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Sep 30, 1996

The Greenway Way

The proxy battles of the activist investors at Greenway, culminating in the reent fight over Woolworth's foot locker

Stock price bottoming out? More bad news on the way? Future looking hopeless? Maybe not... Here comes an activist...

With its stock price haemorrhaging below the $10 mark in early 1996, Woolworth Corp added a surprising twist to its warning issued on January 22 to the effect that its fourth quarter and full year earnings would be below analyst expectations. A couple of days earlier, it had received from Greenway Partners a shareholder proposal to break up the company. And this was the angle taken as the headline for Woolworth's bad-news announcement, thus handily reversing the stock price free-fall.

'Usually we are the ones to announce our shareholder proposals to investors,' comments Alfred Kingsley, senior managing director of Greenway Partners, a $500 mn New York-based investment partnership. 'However, Woolworth figured out a way to use Greenway's strategy to improve its stock price. In the end, our intention was to focus the market on increasing Woolworth valuation. It worked. That keen attention had its impact on our portfolio too.'

It seems as if Greenway cannot lose. The firm buys stocks in companies which it is convinced are undervalued and, whether it applies its 'activist bent' or not, which are expected to achieve higher valuations in the long term. 'If a stock rises by itself, that is just fine with us. Management will never even hear we have a position,' says Kingsley's partner and Greenway managing director Gary Duberstein. 'Nonetheless, we often like to make constructive suggestions about how to enhance shareholder value.'

So far these suggestions have been made politely, usually in the form of shareholder proposals. But Greenway is not one to back away from a proxy fight. After all, Kingsley was Carl Icahn's senior adviser and lieutenant for 28 years, and was personally responsible for scoping out many of the takeover baron's targets for greenmail or acquisition in the wild 1980s. As for Duberstein, he spent eight years as general counsel for Icahn. When Icahn lowered his investment profile in 1993, Kingsley and Duberstein decided to strike out on their own to look for companies that might benefit from a shake-up.

The 1990s are a completely different environment for proxy contests, according to Kingsley. Since the SEC's 1992 rule change, Greenway Partners can communicate with other shareholders without complicated legal advice and paperwork filed with the SEC. That's important, given the reputation Greenway has earned for frugality, which extends from the fees they charge investors to the home-made graphics on their shareholder letters.

Hedge fund managers usually charge investors an annual fee of 1-2 per cent of assets on top of a 20 per cent share of total profits. Kingsley and Duberstein just calculate expenses at the end of each year and divide them among investors. That came to less than a tenth of 1 per cent of the portfolio in 1995. And only if they post a winning year do they take the usual 20 per cent of total profits. Last year the fund won big, up 25 per cent, and it has gained 20 per cent so far in 1996.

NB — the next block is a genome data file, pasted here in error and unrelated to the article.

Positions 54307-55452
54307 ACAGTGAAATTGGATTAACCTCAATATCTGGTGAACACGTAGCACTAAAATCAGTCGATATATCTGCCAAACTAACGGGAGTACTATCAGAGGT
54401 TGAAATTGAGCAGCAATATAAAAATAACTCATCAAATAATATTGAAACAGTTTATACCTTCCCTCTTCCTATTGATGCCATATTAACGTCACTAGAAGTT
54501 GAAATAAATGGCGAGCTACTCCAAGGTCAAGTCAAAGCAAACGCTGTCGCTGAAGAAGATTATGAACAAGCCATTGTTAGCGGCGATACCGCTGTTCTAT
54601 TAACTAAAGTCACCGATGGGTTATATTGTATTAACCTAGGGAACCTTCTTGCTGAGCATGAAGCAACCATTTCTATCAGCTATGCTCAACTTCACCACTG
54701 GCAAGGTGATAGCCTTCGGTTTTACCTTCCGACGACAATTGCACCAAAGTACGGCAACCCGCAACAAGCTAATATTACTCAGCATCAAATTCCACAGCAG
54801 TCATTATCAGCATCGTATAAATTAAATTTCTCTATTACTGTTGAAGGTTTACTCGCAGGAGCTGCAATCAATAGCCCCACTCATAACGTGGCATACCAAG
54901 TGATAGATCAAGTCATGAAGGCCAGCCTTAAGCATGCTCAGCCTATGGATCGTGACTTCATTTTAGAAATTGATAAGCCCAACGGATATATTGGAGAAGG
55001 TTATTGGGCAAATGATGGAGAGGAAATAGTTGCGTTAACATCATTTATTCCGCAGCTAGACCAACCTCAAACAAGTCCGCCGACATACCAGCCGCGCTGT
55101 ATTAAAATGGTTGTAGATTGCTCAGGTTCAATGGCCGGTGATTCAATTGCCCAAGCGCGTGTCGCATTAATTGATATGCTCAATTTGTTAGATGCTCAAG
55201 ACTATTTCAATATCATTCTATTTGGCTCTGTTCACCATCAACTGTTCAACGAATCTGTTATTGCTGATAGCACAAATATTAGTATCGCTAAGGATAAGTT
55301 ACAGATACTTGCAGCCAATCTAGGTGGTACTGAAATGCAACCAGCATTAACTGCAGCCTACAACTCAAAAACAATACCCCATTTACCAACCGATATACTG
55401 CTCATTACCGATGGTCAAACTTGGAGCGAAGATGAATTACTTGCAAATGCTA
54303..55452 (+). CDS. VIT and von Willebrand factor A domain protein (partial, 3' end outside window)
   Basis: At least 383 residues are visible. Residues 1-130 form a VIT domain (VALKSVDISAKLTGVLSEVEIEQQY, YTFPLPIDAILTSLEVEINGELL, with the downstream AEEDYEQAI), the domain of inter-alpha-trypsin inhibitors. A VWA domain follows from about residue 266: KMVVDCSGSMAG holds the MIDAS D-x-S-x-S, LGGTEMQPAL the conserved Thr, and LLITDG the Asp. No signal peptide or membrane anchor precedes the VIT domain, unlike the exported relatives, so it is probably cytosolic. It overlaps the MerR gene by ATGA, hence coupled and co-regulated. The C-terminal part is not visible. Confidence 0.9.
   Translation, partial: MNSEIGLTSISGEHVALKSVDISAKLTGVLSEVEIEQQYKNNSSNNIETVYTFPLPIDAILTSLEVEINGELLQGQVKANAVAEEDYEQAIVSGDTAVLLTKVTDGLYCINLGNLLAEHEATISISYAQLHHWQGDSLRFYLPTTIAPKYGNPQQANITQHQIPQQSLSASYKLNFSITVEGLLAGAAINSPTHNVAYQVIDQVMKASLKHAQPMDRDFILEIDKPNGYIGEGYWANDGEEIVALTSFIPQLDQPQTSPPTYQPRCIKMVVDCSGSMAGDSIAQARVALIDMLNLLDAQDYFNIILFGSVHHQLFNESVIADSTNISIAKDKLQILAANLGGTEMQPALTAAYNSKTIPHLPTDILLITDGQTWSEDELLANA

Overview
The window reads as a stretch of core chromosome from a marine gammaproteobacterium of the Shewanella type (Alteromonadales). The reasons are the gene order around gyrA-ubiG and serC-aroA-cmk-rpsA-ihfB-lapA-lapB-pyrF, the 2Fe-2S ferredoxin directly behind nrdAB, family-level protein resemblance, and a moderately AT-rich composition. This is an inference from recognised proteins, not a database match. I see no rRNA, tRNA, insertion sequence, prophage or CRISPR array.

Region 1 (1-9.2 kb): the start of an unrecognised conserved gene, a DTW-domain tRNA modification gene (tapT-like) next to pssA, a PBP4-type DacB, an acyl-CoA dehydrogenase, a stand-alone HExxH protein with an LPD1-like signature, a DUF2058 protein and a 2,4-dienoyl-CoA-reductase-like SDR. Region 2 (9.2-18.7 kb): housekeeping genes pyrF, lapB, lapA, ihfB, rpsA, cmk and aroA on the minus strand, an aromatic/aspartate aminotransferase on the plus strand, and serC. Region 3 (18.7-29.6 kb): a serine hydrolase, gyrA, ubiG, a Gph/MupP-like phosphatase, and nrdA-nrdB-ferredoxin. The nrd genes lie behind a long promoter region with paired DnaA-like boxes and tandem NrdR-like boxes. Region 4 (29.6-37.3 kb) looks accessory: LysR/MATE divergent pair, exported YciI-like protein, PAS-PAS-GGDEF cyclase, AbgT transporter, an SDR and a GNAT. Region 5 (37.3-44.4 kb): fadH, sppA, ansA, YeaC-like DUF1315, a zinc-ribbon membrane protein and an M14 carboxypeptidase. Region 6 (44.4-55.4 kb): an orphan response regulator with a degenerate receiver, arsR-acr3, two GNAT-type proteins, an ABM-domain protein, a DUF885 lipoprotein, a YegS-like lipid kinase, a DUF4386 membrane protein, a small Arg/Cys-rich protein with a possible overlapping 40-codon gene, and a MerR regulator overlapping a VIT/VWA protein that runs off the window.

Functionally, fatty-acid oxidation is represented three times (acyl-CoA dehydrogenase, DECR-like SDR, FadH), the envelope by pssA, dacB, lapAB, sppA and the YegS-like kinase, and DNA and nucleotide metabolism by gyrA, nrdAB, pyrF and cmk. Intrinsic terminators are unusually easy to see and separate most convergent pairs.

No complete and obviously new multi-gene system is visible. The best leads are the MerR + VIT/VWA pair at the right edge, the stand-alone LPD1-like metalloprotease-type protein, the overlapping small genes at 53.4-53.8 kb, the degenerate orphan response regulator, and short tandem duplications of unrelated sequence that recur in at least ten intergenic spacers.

As for soliciting votes, Greenway does not retain a proxy solicitor to fight its battles. When it is time to get the message into the mill, out come the scissors, glue and coloured markers to design packets of materials. The colourful letters often attract investor attention while underscoring Greenway's valuation sermon. These letters are sent far and wide to target investors. Only afterwards does the SEC get a copy for its records. 'We get the story to shareholders by letters, mailers and faxes,' says Duberstein. 'We don't have to do a prior review with regulators. Of course, we must be sure that statements are accurate.'

Greenway's first proxy target - US Shoe - came into sight shortly after the firm's formation in 1993. The partners proposed splitting up US Shoe into three companies, footwear, eyeglasses and women's clothing. The resolution received just 25 per cent of the vote at US Shoe's shareholder meeting in 1994, a loss which Greenway credits to a rising stock price. Greenway paid less than $9 when it first started acquiring its 4.9 per cent of US Shoe; the price was $18 by the time of the meeting.

'It's an inverse relationship,' says Kingsley. 'As the price of the stock goes up, the vote in favour of our proposal goes down. The discontent of shareholders depends on how low the stock price is.'

Still, Greenway helped cast the spotlight on US Shoe, attracting the support of other shareholders, including heavyweights like California Public Employees' Retirement System (Calpers). Apparently Greenway also drew attention from would-be acquirers of the various discussions. As bidders for pieces of US Shoe began to surface, Greenway and other shareholders pushed the company to respond to the challenge.